Embodiments of the method also include cross-linking “hairy” nanoparticles: preparation of “hairy” nanoparticles is described in U.S. application Ser. No. 09/972,046, or WO 02/28912 which is also herein incorporated by reference. The nanoparticles may be cross-linked by chemical reaction with added cross-link agents, by other chemistry that may induce tethered chain-tethered chain coupling, as described above for the linear polymer, or by physical cross-linking.
 Embodiments of the present invention include polymer networks with attached side chains. The side chains may be of any length. However, in some embodiments it may be advantageous for the molecular weight of the side chains to be lower than Me. The length of the side chains effects the softness of the final network and extension of side chain to a length where they entangle with other side chains should extend the frequency range of the modulus plateau, FIG. 5, up to the level typical for polymer rubber elasticity i.e. at 105-106 Pa (the final modulus depending on the chemical nature of the monomer). For example, the polymers prepared in example 6b by cross-linking of double-grafted copolymers with much more constrained first-grafted chains by thermal processes, (FIG. 9) or chemical processes, (FIG. 10), the modulus is ˜104 Pa. However, extension of the molecular weight of the backbone between cross links or a reduction in the cross-linking of the backbone or preparation of a polymer network with network unentangled or constrained, side chains, may lead to an extension of the frequency range of the super soft elastomeric plateau with the modulus level well below 104 Pa.
 Materials of the present invention may find application in products, such as tissues, fibers for fabrics, such as, but not limited to, a polyester fiber that feels softer than silk, a bullet-proof vest that will be pleasant to wear. Other uses would be toys, furniture applications, carpet underlayment, and things you hold, such as, handles for tools. Because of the extreme softness the materials will find application in impact modifiers including sound insulation and protective equipment. The bulk tactile response can be modified by selecting the composition of the “dangling chains or hairs” and can vary from hydrophilic to hydrophobic and encompass attached oleophilic and oleophobic diluents that respond to environmental pressures and can be further modified, as discussed above, by changing the degree of cross-linking of the backbone matrix to form a material with the desired modulus for the targeted application. Higher levels of cross-linking, or increased stiffness of either the backbone or tethered dangling graft or “hair” will increase the modulus while still providing polymers significantly softer than current elastomers.
 The components of the super-soft material can be selected so that the material acts as sponge for selected soluble low molecular species thereby providing super-super-soft elastomers. Such a solvent swollen upper soft elastomer may have a modulus two orders of magnitude lass than the super soft bulk material.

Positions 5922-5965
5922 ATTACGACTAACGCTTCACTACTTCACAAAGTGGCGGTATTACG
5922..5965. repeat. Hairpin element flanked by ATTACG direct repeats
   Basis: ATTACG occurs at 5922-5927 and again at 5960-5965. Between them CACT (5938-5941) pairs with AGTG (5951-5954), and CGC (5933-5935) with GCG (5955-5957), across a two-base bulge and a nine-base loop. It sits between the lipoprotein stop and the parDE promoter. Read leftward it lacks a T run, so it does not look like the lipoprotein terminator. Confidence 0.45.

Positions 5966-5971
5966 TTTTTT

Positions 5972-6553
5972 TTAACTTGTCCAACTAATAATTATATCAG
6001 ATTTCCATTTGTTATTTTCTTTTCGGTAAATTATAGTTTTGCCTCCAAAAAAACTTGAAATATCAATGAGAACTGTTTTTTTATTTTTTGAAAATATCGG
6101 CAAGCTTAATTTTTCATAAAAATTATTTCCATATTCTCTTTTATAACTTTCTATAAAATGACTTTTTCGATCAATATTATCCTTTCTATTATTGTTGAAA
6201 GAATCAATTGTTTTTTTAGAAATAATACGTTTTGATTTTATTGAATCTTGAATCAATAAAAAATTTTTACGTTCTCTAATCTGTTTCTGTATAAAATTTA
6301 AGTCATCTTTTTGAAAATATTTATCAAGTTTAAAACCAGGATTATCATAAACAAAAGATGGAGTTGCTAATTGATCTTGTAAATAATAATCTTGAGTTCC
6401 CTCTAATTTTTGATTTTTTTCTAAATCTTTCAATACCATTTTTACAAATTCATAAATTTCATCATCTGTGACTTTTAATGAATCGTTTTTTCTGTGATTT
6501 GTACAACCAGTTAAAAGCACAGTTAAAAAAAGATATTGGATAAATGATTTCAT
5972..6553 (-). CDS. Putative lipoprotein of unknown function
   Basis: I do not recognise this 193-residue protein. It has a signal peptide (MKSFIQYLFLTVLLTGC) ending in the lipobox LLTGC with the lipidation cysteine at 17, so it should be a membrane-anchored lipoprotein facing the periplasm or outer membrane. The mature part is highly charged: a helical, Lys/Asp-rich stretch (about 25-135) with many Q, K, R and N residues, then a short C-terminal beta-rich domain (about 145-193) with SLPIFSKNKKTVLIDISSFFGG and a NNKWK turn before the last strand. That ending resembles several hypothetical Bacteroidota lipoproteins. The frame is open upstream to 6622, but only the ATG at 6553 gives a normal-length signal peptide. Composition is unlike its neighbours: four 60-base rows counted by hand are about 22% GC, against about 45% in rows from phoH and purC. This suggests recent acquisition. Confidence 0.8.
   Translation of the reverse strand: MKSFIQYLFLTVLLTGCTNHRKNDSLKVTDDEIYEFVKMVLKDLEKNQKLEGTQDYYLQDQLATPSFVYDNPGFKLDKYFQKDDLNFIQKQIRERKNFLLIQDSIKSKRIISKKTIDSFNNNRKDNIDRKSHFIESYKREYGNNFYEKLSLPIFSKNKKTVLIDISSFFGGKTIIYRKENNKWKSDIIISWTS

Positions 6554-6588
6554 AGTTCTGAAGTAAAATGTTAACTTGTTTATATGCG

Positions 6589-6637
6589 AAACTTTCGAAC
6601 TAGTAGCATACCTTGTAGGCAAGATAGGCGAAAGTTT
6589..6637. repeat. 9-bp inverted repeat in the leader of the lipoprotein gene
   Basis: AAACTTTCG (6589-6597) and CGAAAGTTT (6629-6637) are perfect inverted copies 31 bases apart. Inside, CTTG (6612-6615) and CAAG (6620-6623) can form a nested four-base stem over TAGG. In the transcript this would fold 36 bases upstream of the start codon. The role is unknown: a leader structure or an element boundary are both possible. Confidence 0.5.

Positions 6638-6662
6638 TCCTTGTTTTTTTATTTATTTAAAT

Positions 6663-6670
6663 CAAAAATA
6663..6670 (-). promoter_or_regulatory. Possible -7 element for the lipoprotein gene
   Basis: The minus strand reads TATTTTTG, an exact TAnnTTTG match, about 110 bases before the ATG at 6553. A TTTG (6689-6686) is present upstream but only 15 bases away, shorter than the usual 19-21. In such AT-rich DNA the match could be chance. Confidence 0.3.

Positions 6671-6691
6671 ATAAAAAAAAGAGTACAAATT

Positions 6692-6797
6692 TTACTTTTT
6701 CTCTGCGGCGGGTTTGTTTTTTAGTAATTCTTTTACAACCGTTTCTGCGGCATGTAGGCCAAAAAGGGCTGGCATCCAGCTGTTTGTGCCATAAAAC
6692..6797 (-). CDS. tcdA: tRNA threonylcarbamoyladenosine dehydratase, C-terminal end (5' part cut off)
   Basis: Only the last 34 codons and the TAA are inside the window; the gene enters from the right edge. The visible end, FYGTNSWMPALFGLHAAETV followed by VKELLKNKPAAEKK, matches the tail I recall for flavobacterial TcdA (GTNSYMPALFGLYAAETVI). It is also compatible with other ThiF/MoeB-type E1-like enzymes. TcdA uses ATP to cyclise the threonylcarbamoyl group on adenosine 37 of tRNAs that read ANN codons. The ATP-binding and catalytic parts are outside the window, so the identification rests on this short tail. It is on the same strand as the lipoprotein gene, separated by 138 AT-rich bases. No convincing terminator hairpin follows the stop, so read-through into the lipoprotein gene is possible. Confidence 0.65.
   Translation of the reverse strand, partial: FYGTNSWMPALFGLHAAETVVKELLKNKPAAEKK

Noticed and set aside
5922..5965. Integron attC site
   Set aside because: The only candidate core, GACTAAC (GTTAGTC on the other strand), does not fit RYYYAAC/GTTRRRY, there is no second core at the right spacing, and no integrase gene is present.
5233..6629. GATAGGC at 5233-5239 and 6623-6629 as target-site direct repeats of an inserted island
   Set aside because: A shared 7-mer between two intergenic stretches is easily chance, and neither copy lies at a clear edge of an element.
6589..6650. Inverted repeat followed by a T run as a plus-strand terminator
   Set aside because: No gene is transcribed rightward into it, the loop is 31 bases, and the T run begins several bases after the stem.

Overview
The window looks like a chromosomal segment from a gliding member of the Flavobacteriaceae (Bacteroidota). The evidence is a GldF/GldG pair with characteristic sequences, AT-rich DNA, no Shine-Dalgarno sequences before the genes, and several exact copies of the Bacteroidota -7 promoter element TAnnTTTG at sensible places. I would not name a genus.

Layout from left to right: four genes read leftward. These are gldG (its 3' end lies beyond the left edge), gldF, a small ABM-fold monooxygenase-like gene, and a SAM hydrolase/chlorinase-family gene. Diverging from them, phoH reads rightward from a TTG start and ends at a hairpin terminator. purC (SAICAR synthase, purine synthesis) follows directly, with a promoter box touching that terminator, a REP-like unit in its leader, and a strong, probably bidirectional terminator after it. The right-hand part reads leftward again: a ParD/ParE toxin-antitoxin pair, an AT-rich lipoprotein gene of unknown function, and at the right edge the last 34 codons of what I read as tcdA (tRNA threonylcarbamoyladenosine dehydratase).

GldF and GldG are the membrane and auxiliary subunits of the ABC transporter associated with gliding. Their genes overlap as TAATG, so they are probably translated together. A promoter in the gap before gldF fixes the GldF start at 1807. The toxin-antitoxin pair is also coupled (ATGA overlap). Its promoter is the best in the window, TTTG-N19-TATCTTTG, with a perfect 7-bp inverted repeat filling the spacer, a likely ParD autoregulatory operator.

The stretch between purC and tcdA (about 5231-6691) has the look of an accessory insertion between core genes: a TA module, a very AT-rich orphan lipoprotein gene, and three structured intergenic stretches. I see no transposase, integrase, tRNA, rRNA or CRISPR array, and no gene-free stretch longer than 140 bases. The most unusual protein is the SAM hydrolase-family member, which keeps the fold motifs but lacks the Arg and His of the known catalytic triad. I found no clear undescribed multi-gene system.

Further since the side chains may comprise block copolymers, wherein the composition of the blocks differ, the materials can also function as a sponge to selectively absorb, or as a source for selective desorption of any low molecular weight molecules which had been selectively adsorbed into the dispersed segments and protected by the shell network. Such a functional soft shell elastomeric network can be further chemically crosslinked to preserve the elastomeric properties while the phase separated domains function as reservoirs allowing materials to be added to or withdrawn from the domains. The softness, stability and phylicity of the material can be selected to allow implantability.
 A “hairy” macromolecule is a homopolymer or copolymer comprising a linear, branched or star polymeric backbone with at least one segment comprising a multiplicity of side chains.
 Thermoplastic Elastomers have been defined in “A Comprehensive Review of Thermoplastic Elastomers” Edited by Legge, N. R.; Holded, G.; and Schroeder H. E. Hanser Publication 1987 systems and are hereby specifically incorporated by reference.
 Hairy colloids, or hairy nanoparticles, are materials comprising a core material, either an organic core or an inorganic core, and a multiplicity of attached side chains. The preparation of hair nanoparticles has been described in U.S. application Ser. No. 09/972,046, or WO 02/28912 systems and are hereby specifically incorporated by reference.
 Nanoparticle is a particle with diameter in the range 1-100 nm.
 The composition of the side chains may be selected to provide different rigidity for the side chains and that the side chains can comprise functionality to assist in the formation of the final super-soft elastomeric network.
 Additionally, the composition of the side chains may be selected to provide different phylicity for the super-soft elastomer ranging from oleophylic to oleophbic.
 Embodiments of the method include a process directly forming the super-soft elastomer in one continuous reaction.
 While these examples do provide examples of one approach (using controlled radical polymerization) to the new materials they do not provide the only approach and other synthetic tools known in the art will also provide materials with the defined structure and these approaches are hereby included in this disclosure.